By the Numbers: Ethiopia, 2 April 2018-20 May 2022 1
- Total number of organized violence events: 2,942
- Total number of reported fatalities from organized violence: 16,091
- Total number of reported fatalities from civilian targeting: 7,270
By the Numbers: Ethiopia, 14-20 May 2022 2
- Total number of organized violence events: 17
- Total number of reported fatalities from organized violence: 93
- Total number of reported fatalities from civilian targeting: 26
Last week, clashes and mass arrests were reported in Amhara region, as regional forces cracked down on Fano militias and political Amhara ethno-nationalist groups. These incidents and their impact are covered in the weekly focus below. In addition, on 17 May, a landmine reportedly left behind by the Tigray People's Liberation Front (TPLF) exploded and killed five civilians, including three children, and injured five others in Bati town in Oromia Special zone in Amhara region.
Armed clashes between Oromo Liberation Front (OLF)-Shane and government forces continued in Oromia region. Last week, battle events were recorded in Oda Bultum, Gemechis, and Mieso woredas in West Hararge zone, Melka Balo woreda in East Hararge zone, Yaya Haro kebele in Degem woreda, and Uyu Chebere in Kuyu woreda in North Shewa zone, and Meta Walkite woreda in West Shewa zone (see map below). On 18 May, members of the OLF-Shane attacked the Ethiopian National Defense Force (ENDF) military camp in Kanteri kebele in Sululta woreda in Finfine Special zone. The rebels claimed to have killed 16 and injured over 25 members of the ENDF (OMN, 19 May 2022). Meanwhile, the ENDF stated that 44 OLF-Shane members were killed, and five were captured due to joint operations with Oromia regional security forces in Abote and Werejarso woredas in North Shewa zone (FDRE Defense Force, 21 May 2022). Reportedly, another 233 members of the OLF-Shane peacefully surrendered following a dialogue with elders and Abbaa Gadaas (traditional leaders).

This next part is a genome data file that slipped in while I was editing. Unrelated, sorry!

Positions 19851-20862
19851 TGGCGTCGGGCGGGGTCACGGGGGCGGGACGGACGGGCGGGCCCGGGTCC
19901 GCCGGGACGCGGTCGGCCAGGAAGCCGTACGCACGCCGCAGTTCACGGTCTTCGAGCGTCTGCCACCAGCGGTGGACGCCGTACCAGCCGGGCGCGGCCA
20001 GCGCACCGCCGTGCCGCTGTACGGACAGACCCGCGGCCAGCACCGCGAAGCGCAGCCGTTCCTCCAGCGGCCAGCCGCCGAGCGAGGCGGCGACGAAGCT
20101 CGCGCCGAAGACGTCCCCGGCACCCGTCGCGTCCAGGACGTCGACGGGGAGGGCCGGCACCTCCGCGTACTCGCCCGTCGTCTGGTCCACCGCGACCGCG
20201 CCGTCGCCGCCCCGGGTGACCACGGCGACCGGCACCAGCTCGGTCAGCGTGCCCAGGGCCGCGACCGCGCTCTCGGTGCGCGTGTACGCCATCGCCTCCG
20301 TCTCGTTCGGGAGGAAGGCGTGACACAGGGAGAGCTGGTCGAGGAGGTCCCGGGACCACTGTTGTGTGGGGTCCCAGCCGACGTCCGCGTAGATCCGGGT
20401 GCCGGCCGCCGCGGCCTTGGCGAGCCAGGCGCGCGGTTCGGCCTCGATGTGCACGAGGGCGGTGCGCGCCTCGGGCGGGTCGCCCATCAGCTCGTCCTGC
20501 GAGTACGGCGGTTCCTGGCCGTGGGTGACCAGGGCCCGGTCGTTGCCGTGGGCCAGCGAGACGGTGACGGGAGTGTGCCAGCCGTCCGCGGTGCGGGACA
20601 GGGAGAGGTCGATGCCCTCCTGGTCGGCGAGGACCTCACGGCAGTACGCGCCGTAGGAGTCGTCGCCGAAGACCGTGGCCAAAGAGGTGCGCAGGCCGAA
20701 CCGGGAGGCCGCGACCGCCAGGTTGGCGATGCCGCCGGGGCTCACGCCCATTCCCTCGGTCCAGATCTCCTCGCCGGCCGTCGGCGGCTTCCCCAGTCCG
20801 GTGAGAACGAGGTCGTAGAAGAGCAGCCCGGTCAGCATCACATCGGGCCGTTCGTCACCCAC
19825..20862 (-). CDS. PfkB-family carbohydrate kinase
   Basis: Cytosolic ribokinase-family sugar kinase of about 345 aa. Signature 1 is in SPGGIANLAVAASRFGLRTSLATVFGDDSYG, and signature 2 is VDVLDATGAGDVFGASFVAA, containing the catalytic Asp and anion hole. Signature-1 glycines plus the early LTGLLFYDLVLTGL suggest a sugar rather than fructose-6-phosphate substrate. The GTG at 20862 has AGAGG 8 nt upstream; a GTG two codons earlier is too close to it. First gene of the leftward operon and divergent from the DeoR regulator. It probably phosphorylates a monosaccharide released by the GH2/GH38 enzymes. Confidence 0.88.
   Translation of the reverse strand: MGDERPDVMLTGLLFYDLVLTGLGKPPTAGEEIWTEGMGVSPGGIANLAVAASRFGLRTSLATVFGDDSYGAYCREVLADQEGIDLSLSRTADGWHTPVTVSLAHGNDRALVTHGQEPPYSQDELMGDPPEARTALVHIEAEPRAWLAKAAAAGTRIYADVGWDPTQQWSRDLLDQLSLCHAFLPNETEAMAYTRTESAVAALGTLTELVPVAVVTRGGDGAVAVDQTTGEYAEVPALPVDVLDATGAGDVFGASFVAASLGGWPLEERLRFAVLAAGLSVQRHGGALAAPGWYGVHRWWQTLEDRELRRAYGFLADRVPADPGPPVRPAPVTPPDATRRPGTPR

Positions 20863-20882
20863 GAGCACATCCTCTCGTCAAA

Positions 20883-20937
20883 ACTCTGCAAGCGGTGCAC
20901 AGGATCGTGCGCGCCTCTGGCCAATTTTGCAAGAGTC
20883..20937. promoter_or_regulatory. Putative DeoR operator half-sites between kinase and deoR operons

On 15 May, residents of Yaya Gulele woreda gathered in Wabe town in North Shewa zone and rallied against the OLF-Shane and Amhara Fano militias. Meanwhile, attacks against civilians by different actors continued in the region. Last week, government forces believed to be part of the ENDF shot and killed at least four people in Kare Dobi kebele in Gindeberet woreda in West Shewa zone in Oromia region. The reason behind this attack is unknown. On 19 May, an unidentified armed group suspected to be the OLF-Shane opened gunfire and killed three Ethio-Telecom employees near Minare town in Meta Walkite woreda in West Shewa zone. The victims were returning to Holleta after the maintenance of the network in the area.
The OLF-Shane was also involved in two attacks outside Oromia region. On 19 May, members of the OLF-Shane shot and killed two children, who were looking after cattle in Tifate kebele in Amaro woreda in Southern Nations, Nationalities and Peoples region (SNNPR), and looted over 40 cattle. On 14 May, an unidentified armed group opened gunfire on local officials and communal leaders from Bati woreda in Amhara region and Adaar woreda in Afar region who were attending an inter-communal mediation meeting in Chekorsi kebele in Bati woreda in Oromia Special zone in Amhara region. Three people, including the deputy head of the Bati woreda Peace and Security Office, were killed, and at least five others, including the head of Bati woreda Militia Office, were injured (DW Amharic, 16 May 2022). According to one victim, the OLF-Shane is responsible for the attack (VOA Amharic, 16 May 2022). The meeting was aimed at settling the sporadic clashes between pastoralists from Oromia Special zone of Amhara region and Zone 1 of Afar region.
In Benshangul/Gumuz region, two attacks against civilians were recorded last week. Both these attacks were conducted by the ENDF. On 15 May, members of the ENDF shot and killed a man in Gipho kebele in Debati woreda in Metekel zone after accusing him of being an OLF-Shane member. The following day, ENDF soldiers shot and killed a man in the same kebele while he was delivering food to his relatives at a nearby internally displaced persons camp. The reason behind this attack is unknown.